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BCBS 239 is abuzz in NYC

David Bresnick Data governance

At the Data Governance Financial Services Conference in New York City this week, presenters and attendees alike were buzzing about BCBS 239. As they should be! While the internationally recognized Basel Committee on Banking Supervision (BCBS) published their Principles for effective risk data aggregation and risk reporting back in January 2013, the three year head start to comply is looming. These principles are a positive force in the industry, aimed at mitigating systemic risk across large banks; a factor contributing to the 2008 financial collapse. Both Global and Domestic Systemically Important Banks (G-SIBs & D-SIBs, respectively) are in the crosshairs and expected to follow suit by the time the ball drops in Times Square in 2016. 

By now, banks have been self-analyzing and reporting their assessments and the Bank for International Settlements, or BIS, has given some additional color to their guidelines to help give banks a better idea of what to expect and where their peers are.

There are questions from regulators around strictness in the first go around. They are expected to be more lenient in testing and less invasive in terms of enforcement of penalties like fines and capital add-ons. Banks are in a bit of a grace period now, and should use it to really get a leg-up so they are not under the gun later.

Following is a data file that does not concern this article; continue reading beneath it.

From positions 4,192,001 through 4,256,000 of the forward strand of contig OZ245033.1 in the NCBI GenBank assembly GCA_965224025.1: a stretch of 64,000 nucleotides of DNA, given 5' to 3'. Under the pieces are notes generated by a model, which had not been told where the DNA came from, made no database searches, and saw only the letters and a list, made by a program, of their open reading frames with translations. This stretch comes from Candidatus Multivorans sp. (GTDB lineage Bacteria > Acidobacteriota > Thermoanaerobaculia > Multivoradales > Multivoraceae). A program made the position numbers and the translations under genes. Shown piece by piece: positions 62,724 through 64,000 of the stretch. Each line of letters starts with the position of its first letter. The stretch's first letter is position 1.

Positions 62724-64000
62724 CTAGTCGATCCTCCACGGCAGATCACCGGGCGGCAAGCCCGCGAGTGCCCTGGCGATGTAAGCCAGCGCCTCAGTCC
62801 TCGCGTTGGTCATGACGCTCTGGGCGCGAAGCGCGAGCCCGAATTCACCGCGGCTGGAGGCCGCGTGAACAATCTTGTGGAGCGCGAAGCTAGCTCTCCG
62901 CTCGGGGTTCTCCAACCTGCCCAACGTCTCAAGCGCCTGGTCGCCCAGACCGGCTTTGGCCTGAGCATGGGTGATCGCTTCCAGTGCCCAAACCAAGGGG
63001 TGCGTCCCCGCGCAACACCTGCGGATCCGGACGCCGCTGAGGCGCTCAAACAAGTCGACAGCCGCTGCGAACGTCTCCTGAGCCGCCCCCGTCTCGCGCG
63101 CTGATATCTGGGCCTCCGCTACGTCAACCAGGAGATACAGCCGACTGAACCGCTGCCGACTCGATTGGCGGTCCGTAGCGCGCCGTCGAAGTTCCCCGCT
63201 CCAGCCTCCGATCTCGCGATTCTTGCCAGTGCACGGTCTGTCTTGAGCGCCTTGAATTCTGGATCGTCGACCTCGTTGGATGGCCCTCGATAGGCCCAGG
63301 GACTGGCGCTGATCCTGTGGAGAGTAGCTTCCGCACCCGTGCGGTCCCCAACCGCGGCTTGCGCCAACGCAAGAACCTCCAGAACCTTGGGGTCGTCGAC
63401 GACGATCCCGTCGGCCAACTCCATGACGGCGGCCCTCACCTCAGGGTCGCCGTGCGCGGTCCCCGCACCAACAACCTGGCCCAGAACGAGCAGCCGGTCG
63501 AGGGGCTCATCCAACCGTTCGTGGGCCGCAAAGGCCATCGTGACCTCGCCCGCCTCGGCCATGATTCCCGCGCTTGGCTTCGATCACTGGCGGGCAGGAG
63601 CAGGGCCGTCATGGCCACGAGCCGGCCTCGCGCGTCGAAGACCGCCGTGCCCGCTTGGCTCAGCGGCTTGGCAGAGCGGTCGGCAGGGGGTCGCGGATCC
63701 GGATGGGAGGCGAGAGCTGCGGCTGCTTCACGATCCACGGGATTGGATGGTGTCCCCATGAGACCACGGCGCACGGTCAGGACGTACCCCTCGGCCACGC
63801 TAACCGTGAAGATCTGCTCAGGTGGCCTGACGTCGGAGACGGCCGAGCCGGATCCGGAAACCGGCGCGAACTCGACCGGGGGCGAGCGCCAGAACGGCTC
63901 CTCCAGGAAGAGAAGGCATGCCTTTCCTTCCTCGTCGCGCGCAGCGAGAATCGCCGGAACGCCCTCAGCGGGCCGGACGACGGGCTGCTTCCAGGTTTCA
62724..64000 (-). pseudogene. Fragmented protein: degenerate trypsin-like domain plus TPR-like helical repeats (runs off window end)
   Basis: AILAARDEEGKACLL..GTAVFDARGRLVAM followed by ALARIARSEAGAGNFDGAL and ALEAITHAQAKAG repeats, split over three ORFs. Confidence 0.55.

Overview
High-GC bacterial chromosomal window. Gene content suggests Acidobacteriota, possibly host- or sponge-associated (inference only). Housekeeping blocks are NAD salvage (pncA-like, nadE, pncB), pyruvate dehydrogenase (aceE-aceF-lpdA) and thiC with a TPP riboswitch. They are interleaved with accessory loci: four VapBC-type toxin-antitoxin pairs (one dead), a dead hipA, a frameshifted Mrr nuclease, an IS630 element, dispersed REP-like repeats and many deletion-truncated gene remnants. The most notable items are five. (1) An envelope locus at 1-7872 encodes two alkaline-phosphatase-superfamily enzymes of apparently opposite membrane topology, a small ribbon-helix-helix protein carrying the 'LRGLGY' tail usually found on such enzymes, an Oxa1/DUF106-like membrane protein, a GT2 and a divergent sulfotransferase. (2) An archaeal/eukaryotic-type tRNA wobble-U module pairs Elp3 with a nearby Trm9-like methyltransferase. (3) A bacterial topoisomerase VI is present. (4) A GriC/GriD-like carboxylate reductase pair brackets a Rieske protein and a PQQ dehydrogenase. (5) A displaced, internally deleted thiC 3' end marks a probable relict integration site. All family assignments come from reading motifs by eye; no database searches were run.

In addition to the hot topic of BCBS 239, here are three takeaways from the Data Governance Financial Services Conference:

  1. Feel the spirit of the principle – Feelings and spirits are more often discussed in a rhythmic yoga session or a sweat lodge—these are not hard-fast rules. They're more similar to laws where regulators are tasked with judging how well the bank is following the spirit or the intent of the principle.
  2. Focus on the most Critical Data Elements (CDEs) – spend your time on the data elements with the biggest risk profile. Don’t boil the ocean. You probably don’t have all the people and budget you’d want. Regulators will hopefully be happy to see that you provided the best result with the time you had (while giving time to improve and lobby for budget next time, of course!)
  3. People will be your saving grace, not IT – from traditional unwieldy technology solutions with complex data flows, to enabling and empowering your data stewards and SME’s to get the access the understanding they need quickly to assess and report on what they need to. Don’t overdo it on technology. Get the right people in place to amplify the effectiveness of your strategy.

It’s an uncertain but exciting time for data professionals in the Financial Services industry. Those able to put limited available headcount in the right place and acquire the right kinds of technology will be better off. How do you think your organization would fair against the BCBS 239 principles?